Just Call Them The Power Rangers

Hey, more power to the Rangers.

They have now crawled back to respectability (aka NHL-.500) with four straight wins, and though all is not perfect, the Rangers have a pulse and a purpose.

Because, mostly, they are the Power Rangers.

The Rangers’ three power-play goals in the third period Monday gave them a 5-3 win over Columbus and left Blue Jackets coach John Tortorella fuming in a brief (under one minute) post-game press conference that is, um, familiar to Rangers watchers.

The Rangers trailed in that game, 2-0 and were bailed out by their power play.

Hey, a good power play is like a box of band-aids. Teams’ problems, big and small, fade into the background when the man-advantage group is humming. And the Rangers’ is.

[Rangers-Bruins Post Game Coverage Begins Tonight at 10:30 PM On MSG and MSG GO. Download Free.]

Over the last five games – four in a row of which were wins – the Rangers’ power play is 7-for-19. It has scored at least two PPGs in a game five times through 16 games this season to rank sixth in the NHL at 24.2 percent.

So, yeah, it’s been the best thing they’ve done all season, by far, and its importance is even more evident when the power play isn’t working. The Rangers lost three straight games when the power play went 1-for-11 earlier. It had another 0-for-6 in a loss to San Jose at home, which was just about rock bottom (leaving the Rangers at 2-6-2).

The reason for the success is fairly simple: Simplicity. It also has a bit to do with personnel.

Mika Zibanejad, who is more willing and more than able to fire one-timers as a righty in Alex Ovechkin’s office (left circle), is an upgrade to Derek Stepan. Pavel Buchnevich, the second-year player with so much skill, but a skilled player also willing to fire away shots, is an upgrade.

Chris Kreider, who was removed from the power play when it slumped but is back on it, is a force in front of the net, but as much of a force in retrieving pucks off face-offs (as has been Buchnevich, who retrieved one, then scored himself Monday). Slick-passing Mats Zuccarello has been the Rangers’ best power-play forward for years, even though he struggled there earlier this season.

But mostly, the difference is at the point, where the new quarterback, righty Kevin Shattenkirk, runs the show. He’s doing, so far, what Keith Yandle briefly did, but better; and what a cast of thousands have failed to do since Brian Leetch. Shattenkirk, with time, is a dangerous passer, has an uncanny knack for getting shots through to the net, and just calms down the whole unit.

This is where Shattenkirk excels.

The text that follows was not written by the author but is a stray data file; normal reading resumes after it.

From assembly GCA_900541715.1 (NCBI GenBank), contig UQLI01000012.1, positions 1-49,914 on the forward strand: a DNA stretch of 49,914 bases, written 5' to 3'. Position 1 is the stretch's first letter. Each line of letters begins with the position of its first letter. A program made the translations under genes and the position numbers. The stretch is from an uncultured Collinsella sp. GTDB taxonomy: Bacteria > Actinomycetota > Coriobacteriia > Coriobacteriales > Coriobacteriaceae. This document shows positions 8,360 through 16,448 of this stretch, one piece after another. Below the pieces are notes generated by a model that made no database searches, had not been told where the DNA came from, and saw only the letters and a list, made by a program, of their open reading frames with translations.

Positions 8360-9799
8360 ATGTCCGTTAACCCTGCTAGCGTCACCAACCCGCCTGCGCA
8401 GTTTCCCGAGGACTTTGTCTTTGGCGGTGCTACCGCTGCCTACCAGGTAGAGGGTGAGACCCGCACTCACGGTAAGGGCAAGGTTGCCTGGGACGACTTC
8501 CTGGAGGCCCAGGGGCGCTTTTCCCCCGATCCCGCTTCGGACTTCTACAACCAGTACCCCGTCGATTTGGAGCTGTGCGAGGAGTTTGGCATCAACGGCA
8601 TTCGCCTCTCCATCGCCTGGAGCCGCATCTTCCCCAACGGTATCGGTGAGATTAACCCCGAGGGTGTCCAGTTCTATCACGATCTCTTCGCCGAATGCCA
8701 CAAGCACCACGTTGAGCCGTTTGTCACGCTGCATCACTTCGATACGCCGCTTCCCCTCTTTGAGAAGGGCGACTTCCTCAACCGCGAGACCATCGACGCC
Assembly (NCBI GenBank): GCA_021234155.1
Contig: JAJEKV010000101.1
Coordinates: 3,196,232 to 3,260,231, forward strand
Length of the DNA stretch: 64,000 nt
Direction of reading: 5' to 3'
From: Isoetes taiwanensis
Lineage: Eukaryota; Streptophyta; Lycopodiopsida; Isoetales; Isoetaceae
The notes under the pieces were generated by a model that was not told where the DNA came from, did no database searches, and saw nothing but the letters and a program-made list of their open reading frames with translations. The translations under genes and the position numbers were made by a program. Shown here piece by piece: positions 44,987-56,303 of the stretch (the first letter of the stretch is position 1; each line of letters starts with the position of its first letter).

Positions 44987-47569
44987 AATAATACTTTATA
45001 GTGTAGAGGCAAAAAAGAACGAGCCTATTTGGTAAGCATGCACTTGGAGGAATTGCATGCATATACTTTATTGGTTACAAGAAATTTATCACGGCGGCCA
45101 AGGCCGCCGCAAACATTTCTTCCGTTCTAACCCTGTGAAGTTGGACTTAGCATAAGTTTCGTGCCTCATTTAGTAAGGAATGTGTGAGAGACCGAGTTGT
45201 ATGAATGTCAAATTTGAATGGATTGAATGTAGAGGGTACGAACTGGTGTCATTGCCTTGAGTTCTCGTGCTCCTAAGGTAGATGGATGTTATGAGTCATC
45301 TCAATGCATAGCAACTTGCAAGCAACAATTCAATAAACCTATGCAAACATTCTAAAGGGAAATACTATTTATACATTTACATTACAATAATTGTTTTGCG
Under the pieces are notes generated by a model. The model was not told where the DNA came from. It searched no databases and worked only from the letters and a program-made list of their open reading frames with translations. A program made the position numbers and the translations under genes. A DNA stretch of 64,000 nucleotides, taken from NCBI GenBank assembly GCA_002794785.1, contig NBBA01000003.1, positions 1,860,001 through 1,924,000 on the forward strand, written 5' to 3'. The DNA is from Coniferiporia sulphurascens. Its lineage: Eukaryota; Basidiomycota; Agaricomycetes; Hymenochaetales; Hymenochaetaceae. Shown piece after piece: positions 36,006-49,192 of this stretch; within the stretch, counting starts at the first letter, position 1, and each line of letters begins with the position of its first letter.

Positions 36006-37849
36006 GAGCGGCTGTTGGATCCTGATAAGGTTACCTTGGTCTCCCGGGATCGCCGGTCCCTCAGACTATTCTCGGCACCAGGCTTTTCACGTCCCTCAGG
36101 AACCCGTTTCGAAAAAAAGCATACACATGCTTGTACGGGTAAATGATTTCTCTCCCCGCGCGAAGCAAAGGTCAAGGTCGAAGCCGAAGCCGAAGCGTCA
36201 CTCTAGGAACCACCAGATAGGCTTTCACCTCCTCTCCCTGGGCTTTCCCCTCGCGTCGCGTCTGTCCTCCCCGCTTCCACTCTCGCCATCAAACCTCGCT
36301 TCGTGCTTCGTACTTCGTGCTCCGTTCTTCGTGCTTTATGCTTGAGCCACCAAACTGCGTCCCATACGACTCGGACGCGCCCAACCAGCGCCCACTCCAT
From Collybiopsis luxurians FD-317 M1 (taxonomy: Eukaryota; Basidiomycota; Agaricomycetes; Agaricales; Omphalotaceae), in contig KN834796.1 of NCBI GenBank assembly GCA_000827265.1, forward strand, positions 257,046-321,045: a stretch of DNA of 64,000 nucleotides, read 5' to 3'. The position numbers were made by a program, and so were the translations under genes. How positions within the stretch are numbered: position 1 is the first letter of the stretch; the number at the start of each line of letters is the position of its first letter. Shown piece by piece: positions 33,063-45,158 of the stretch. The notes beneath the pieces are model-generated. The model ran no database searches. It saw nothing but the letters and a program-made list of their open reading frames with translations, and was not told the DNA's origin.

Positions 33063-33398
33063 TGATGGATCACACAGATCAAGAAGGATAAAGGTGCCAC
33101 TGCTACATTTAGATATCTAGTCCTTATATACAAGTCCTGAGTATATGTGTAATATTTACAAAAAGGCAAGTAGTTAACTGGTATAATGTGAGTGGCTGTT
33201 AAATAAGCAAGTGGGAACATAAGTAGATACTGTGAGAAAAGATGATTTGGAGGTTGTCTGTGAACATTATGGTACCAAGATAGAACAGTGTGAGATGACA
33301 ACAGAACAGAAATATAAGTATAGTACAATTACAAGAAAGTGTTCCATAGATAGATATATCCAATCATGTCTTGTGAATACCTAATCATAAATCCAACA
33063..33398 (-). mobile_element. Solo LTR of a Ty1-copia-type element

Finally, too, pucks to the net is a mantra that they not only mouth, but by which they live.

A while back I asked Shattenkirk about what makes it work.

“The little things you may not see, to the naked eye,” he said. “It’s retrieving pucks off of face-offs. We’ve kept a lot of plays alive that looked like maybe they were going to ice pucks, and I think our hard work has allowed us to keep plays alive and that frustrated teams and gets them out of position and after we’ve kind of established the simple play and we’ve had teams in the zone for 30-40 seconds, that’s where we see some seam passes and the prettier plays.

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“I think it’s all just been the right foundation from the start and we’ve been kind of ad-libbing from there.”

The winning streak began when the Rangers scored a pair of power-play goals in the third period after falling behind red-hot Vegas 4-2 after two periods, and won, 6-4.

The Rangers’ best game of the season to date – in Tampa last week – was a 2-1 win in overtime. The power play was 0-for-2 in that game, but the Rangers managed to hang in and grab a second point from a 1-1 tie on J.T. Miller’s OT goal. They scored an important PPG in a 5-4 win over Florida, then the three against Columbus.

So, yeah, not all is perfect in the Rangers world, but it’s improving. They still give up too much defensively, even if it is now caused more by individual breakdowns than game-long chaos in their own end.

Their starts are better. Their structure is better, overall. Their compete level is so much better – not even close, really – than it was earlier. They are 7-7-2 entering Wednesday’s home game against banged-up Boston.

A lot of that is thanks to their power play.

[Rangers-Bruins Post Game Coverage Begins Tonight at 10:30 PM On MSG and MSG GO. Download Free.]